How to get right amount of oil in AC system?

cb474

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The R134a currently in the system needs to be removed and saved before you open up the system. Even though R134a does does not effect the ozone layer, it's still a greenhouse gas and a cause of global warming.

You need to pull a vacuum and make sure the system can hold it for an hour.

Then fill the system by weight.
Right. I'm already planning to take it to a shop to evacuate the system and then do the recharge, after I put the new parts in.
 
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Thanks to everyone for the thoughts on this.



Thanks for the suggestion. Can I add all of that together directly to the compressor (because it will get circulated through the system)? Or should I add 1 oz directly to the drier through one of the ports where the lines connect?
Put the oil wherever you can. It circulates.
 
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The Japanese OEMs have a “oil recovery” procedure in their FSMs - run the car on max defrost/AC, max fan, recirc for 10-15 minutes IIRC.

Else, find the car’s service documentation and add in the specified oil for that part being replaced or major leak.
 

cb474

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Thanks. That's interesting. My system isn't really functional now to do that. But that's good information.
 
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Just another thought that may or may not help. If you don't have a vacuum pump, you can use a vacuum line from the intake manifold of the engine to pull a modest vacuum on the system. It won't remove all the air, but it will help considerably. And given some creative thinking, you might be able to figure out a way to purge what remains of the air using this same method.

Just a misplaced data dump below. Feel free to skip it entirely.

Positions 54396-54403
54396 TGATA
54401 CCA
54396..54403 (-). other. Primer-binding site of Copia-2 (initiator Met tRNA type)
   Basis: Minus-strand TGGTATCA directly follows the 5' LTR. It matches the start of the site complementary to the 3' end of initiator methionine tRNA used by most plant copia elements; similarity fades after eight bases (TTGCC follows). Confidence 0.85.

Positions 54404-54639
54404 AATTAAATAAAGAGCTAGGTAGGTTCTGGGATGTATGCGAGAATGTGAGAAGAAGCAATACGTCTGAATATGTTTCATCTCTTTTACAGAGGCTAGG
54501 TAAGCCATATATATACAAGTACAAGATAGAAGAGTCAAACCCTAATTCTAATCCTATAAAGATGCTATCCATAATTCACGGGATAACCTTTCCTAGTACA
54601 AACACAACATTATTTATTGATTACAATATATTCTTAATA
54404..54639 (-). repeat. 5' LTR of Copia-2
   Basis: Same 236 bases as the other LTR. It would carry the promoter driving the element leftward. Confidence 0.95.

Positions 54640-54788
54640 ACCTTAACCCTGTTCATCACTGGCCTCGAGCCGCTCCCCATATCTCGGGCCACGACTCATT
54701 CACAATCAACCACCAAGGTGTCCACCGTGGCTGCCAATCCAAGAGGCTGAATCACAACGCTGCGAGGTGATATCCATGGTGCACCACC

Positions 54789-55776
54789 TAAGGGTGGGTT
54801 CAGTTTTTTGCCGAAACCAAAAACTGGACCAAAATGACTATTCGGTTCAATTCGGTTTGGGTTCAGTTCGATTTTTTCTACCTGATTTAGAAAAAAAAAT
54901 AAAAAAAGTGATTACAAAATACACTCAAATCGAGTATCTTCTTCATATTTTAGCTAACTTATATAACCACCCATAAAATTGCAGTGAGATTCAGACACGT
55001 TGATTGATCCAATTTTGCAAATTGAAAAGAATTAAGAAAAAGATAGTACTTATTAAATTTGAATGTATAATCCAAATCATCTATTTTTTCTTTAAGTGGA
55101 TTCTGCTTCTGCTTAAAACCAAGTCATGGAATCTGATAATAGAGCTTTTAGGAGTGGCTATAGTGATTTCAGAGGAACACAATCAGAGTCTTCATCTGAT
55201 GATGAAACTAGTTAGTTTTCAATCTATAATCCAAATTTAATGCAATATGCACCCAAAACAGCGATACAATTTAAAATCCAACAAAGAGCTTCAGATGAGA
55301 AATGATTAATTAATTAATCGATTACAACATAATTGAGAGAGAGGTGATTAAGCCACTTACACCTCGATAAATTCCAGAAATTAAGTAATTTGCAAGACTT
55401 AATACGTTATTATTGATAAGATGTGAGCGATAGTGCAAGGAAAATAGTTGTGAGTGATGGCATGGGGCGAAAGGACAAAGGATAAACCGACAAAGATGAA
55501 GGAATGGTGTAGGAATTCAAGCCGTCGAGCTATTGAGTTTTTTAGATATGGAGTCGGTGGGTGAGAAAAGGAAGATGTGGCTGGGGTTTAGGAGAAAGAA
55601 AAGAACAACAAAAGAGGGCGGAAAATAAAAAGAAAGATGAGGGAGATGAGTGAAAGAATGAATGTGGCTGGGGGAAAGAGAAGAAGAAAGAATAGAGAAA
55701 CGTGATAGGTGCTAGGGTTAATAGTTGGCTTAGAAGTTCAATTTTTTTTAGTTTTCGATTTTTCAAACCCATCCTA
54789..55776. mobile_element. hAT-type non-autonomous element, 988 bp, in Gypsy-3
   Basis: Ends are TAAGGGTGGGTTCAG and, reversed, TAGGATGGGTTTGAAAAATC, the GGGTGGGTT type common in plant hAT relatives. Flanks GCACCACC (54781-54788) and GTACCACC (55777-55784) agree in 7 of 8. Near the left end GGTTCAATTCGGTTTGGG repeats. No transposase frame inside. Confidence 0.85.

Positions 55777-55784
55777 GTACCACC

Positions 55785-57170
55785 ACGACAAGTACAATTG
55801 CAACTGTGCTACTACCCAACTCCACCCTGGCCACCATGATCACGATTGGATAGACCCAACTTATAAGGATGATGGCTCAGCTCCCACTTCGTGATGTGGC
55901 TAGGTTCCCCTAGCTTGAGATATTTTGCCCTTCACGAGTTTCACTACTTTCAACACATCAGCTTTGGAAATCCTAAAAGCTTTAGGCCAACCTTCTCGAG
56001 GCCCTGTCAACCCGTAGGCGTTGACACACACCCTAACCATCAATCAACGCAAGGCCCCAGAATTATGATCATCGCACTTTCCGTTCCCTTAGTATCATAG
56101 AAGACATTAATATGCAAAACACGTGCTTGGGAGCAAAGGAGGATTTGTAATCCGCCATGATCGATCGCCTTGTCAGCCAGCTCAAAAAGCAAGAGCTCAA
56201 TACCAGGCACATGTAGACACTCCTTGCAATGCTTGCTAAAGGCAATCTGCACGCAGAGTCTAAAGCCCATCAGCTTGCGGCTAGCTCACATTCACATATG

wtd

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I went to the same forum and read all I could before rebuilding/converting the system in the Lumina in 2011 (compressor failure = Black Death). The car is falling apart and ready the scrap yard but the AC still runs frigid.
I first went to that forum to learn how to convert a 1992 Cavalier from R12 to R134a and how to repair AC systems in general. I learned enough from the forum and a couple of books I bought to do the conversion and had a working system for years until the compressor leaked all of the refrigerant out. I still have the car and may repair it again at some point but it's mainly just an extra car so it doesn't get driven much anymore.
 

cb474

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Just another thought that may or may not help. If you don't have a vacuum pump, you can use a vacuum line from the intake manifold of the engine to pull a modest vacuum on the system. It won't remove all the air, but it will help considerably. And given some creative thinking, you might be able to figure out a way to purge what remains of the air using this same method.
That's a clever idea. I'm planning, though, to take it to an auto ac shop to have them evacuate the system and then recharge it after I replace the parts. It's not too expensive and seems worth having done by someone with the right equipment. I could borrow a pump and the manifold gauges for free from O'Reilly's and recharge the system myself. But I feel like maybe it's better to have that part done professionally.
 

cb474

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Put the oil wherever you can. It circulates.
This is unrelated to my original question, but is it worth having the condenser (or anything else) flushed, while I have my car at the auto ac specialist to get the ac system evacuated? I think they said flushing the system costs $80, which I'd rather not pay given my money situation (although perhaps for just the condenser it would be cheaper, I guess). And I've read that modern condensers have such narrow passages that they can't really be effectively flushed. But maybe that's not true? As mentioned in the OP, I'm replacing the compressor, drier, and high pressure hose so those don't need to be flushed. My undrestanding is that you can't flush the expansion valve, so I don't know if that really leaves anything else other than the condenser. And, again, since my compressor did not seize and technically still works, perhaps there just is no need for flushing.
 

wtd